I hate to use cliches like ‘use it or lose it’ or ‘if you rest, you rust’ but as a therapist who has preached these to my patients for years, I can say they are true. We have to approach this injury like a full time job in the early weeks of your recovery. We have to be patient, and realize recovering from this injury will take a LONG time. I am 7 months out, and I can honestly say my leg is about 40% as strong as the other leg. My surgeon told me it may be a year or longer before I feel like I used to feel. But then he said I may never fully recover to the point where I could resume running. He said I will probably have arthritis a lot earlier than most because of the location of the fracture, and that I may need a knee replacement 5-10 years earlier than most. Not what I wanted to hear, but that is a possibility. And I have to deal with this new reality. But I try to look at the positives of this experience. Because of this injury I got to spend months with my wife and two boys, getting to know them better, and becoming closer to them. I am now a better physical therapist because now I have more empathy and credibility when I say they need to do this or that exercise if they want to return to their previous function. Don’t let this injury block out all the positives in your life. Take it day by day, and revel in the milestones of improvement no matter how small they might seem. Let your friends and loved ones know how much you appreciate their support. No one who has not had this injury can begin to understand the pain and frustration of this TPF. But be thankful for their help. I was a royal pain to be around the first month after my surgery. Because of the pain medicine, I don’t remember much of what I said to my wife and boys. But my wife often reminds me what a jerk I was. But they still love me. And that is what matters most.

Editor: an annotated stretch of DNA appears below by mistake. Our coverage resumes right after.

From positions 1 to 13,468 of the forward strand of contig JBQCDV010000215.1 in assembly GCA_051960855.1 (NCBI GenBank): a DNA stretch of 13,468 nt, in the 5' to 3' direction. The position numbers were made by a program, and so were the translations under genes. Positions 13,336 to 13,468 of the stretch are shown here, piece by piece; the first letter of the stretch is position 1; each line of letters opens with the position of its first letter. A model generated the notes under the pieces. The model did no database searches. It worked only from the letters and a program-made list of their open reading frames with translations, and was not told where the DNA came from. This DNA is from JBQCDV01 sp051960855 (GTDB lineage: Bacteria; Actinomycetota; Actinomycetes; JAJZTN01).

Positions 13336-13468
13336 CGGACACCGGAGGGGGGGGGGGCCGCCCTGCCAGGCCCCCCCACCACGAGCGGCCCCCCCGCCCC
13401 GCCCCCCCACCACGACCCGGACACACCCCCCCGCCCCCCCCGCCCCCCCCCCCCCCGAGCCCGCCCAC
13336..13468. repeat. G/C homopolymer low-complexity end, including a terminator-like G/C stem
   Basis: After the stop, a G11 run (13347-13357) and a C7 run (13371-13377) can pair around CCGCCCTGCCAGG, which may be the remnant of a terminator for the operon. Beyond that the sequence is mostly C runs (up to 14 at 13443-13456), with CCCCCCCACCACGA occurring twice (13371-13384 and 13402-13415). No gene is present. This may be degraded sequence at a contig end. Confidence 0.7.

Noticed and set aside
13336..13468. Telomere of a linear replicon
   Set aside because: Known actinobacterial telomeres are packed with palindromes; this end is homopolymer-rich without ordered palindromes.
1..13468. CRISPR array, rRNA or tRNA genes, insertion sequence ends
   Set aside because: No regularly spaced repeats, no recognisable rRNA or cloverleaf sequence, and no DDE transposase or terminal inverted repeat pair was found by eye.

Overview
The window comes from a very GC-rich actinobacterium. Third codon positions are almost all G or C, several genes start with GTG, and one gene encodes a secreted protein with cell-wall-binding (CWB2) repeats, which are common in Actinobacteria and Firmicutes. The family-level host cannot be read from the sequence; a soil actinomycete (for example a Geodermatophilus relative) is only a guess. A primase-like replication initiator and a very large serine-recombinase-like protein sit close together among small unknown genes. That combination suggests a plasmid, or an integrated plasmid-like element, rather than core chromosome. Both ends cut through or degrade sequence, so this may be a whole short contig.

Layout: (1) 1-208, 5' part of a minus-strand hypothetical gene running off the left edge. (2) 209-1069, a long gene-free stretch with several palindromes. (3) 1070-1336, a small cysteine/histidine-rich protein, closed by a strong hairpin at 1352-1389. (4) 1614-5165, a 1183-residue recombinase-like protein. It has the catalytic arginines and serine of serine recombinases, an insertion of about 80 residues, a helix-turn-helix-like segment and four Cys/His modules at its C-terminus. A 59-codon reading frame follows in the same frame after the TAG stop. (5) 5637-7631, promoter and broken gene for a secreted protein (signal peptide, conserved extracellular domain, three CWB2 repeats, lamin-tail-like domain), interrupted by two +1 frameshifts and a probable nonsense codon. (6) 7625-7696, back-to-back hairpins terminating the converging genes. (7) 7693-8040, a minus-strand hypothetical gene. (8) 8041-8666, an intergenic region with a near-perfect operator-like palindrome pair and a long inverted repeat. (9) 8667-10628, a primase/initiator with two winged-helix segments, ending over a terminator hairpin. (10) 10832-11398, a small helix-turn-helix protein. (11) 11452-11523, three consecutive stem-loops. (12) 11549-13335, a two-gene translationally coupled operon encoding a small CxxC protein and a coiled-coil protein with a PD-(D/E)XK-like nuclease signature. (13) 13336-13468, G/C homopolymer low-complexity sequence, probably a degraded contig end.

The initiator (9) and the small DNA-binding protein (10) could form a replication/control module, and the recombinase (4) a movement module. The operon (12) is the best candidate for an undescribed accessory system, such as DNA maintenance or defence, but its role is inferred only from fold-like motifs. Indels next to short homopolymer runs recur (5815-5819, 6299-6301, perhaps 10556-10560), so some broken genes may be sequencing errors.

I met a fellow TPF sufferer for the first time last week. It was great to swap war stories/compare scars with him. We had a lot of similarities in our experiences as well as differences. But again everyone is different. If you were active and motivated to exercise BEFORE the injury, you will probably respond to the pain and frustration, and work harder to recover than the person who was not active and out of shape before the injury. Whatever your background before this injury was, the common denominator I have found for my continuing recovery is that it is different for everybody. If you really work hard, you will recover faster. Simple as that. When you are sitting around watching TV, on the commercials stand up and do a set of 20 squats, or 20 quad sets etc. Do something every 15-20 minutes if you are still NWB-ankle pumps, calf stretches, chair pressups etc. I admit I wasn’t as active as I should have been in the early stages of recovery as far as bending my leg, stretching my foot/ankle etc. And I paid for it later when the weight bearing began. A favorite saying I use with my patients is “Pain is weakness leaving the body.”
To sum it all up, if we want to recover faster we have to work harder than we ever did before the injury. The road to recovering is long, but it does get better day by day. We will all have peaks and valleys to suffer through, yet it all comes down to attitude. Do we REACT or do we RESPOND? Attitude determines altitude.